Posts tagged with "developers"

The Success of Crossy Road and Monument Valley

I'm always interested in learning how the App Store market is working out for indie developers and small studios. Over the last few days, we got a glimpse into the business of iOS games thanks to numbers and stats shared by the developers of two quality titles – Crossy Road and Monument Valley.

Crossy Road implements a freemium model and it has grossed over a million dollars with ads. The developers used video ads in an effective way:

“I played Disco Zoo and thought that video ads were a really good way to earn money without getting into people’s faces. We just needed to figure out a fun reason for players to watch them”. In the game, watching ads earns coins. Players can use coins to buy new characters that hop across the endless dangerous road in new and often hilarious ways. But it’s also possible to simply buy them with real money or just collect coins in the game.

Monument Valley, on the other hand, is an excellent premium game that allows players to download extra levels as additional purchases (the so-called paymium model). In a widely popular post, ustwo shared the numbers behind the game. Most notably:

  • 2.4M official sales, 1.7M of which on iOS
  • 575k upgrades to Forgotten Shores
  • $5.8M in revenue, 81.7% of which on iOS

The numbers, however, also include more specific and interesting stats such as the number of players who completed the game (lower than I expected) and sales by country. I find it illuminating to see the effects of Forgotten Shores and Christmas compared to winning an Apple Design Award or releasing the game on Android.

Crossy Road and Monument Valley are two profoundly different games. Monument Valley had a big budget (for an indie production), a moderately large team, and it reaped well-deserved rewards. Crossy Road uses freemium mechanics with a unique twist, respecting the user's time and commitment to the game. In both cases, they are quality games, and two examples of the multifaceted (and crowded) App Store market.

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“Quietly Doing Just Fine”

Well, I think a lot of us are out there, quietly doing just fine. HoursTracker had its best year ever in 2014, and five years of best ever years before that. If you can solve an important problem in a way that resonates with a sizable group of people, you can find success. There’s always room for a fresh take on an already well-served problem, too.

We often hear about the frustrations of indie developers who are trying to make a living on the App Store, which has essentially become the default narrative for many (I often talk about this topic, too). Carlos Ribas, developer of HoursTracker, has a good article about the opposite scenario and how he managed to turn his app into a profitable business. Well worth a read to get a fresh and different perspective, and a good reminder that there are indie developers who are doing fine after years on the App Store.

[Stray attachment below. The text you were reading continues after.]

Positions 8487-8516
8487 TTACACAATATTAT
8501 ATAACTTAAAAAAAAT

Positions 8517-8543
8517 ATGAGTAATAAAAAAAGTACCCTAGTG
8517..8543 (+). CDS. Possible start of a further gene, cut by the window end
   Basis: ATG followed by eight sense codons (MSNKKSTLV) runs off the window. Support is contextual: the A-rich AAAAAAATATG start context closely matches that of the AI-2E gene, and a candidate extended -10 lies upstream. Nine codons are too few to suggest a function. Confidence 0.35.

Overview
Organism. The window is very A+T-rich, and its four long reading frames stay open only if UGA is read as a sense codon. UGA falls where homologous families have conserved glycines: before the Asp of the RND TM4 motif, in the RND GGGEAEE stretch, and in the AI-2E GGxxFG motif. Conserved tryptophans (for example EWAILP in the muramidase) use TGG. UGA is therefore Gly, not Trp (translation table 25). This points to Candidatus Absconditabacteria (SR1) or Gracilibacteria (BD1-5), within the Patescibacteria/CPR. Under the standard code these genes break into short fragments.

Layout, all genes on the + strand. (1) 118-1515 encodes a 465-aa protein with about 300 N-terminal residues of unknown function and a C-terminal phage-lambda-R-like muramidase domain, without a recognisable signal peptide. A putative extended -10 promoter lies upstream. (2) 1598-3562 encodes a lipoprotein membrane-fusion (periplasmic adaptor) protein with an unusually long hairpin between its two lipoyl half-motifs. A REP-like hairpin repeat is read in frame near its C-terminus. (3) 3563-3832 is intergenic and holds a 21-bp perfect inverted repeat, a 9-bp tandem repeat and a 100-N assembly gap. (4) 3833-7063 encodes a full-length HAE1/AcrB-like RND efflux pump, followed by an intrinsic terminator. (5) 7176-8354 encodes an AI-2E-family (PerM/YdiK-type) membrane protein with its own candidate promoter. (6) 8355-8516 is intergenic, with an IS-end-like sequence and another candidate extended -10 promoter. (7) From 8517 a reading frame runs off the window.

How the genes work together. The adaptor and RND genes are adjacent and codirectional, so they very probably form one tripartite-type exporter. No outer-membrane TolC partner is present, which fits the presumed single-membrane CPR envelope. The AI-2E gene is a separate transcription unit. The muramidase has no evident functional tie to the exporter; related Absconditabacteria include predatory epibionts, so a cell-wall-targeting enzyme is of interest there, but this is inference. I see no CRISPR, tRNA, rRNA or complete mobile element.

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The 2014 Panic Report

Panic is one of my favorite software companies and I'm happy to see Cabel Sasser posting this today:

Panic is a multi-million dollar business that has turned a profit for 17 years straight.

It just hit me, typing those words, that that’s a pretty insane thing to be able to say. (And, sure, we barely qualify). Believe me, I know it won’t last forever — but wow, what a kind of crazy deal.

All the problems mentioned by Cabel in the post are related to the App Store. If you look closely, the 2014 Panic Report is also a well written summary of areas where Apple's App Stores (plural, for iOS and Mac) could improve.

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App Websites

Joe Cieplinski writes about the importance of having a good website for your app:

Look, I’m not saying that you shouldn’t do your due diligence with ASO, and that you shouldn’t care at all about getting people to rate your app. If you take a few hours doing some basic research, you can certainly make some improvements to your keywords that could boost your ranking considerably. But how many developers are throwing together what amounts to barely more than a skeleton web page, and then spending little to no time at all trying to drive people to it? I think there’s a lot to be gained by spending some time on this.

More than six years after the launch of the App Store, I find it curious every time I come across an app on the Store and either there's no link to a website or the “website” consists of screenshots from iTunes and an icon. This sounds obvious – having a good app website is important (sometimes absolutely necessary) and I completely agree with Joe's motivations.

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Discovery on the App Store

Gedeon Maheux writes about search on the App Store following a simple experiment: looking at search results for “Twitter”. The outcome is concerning: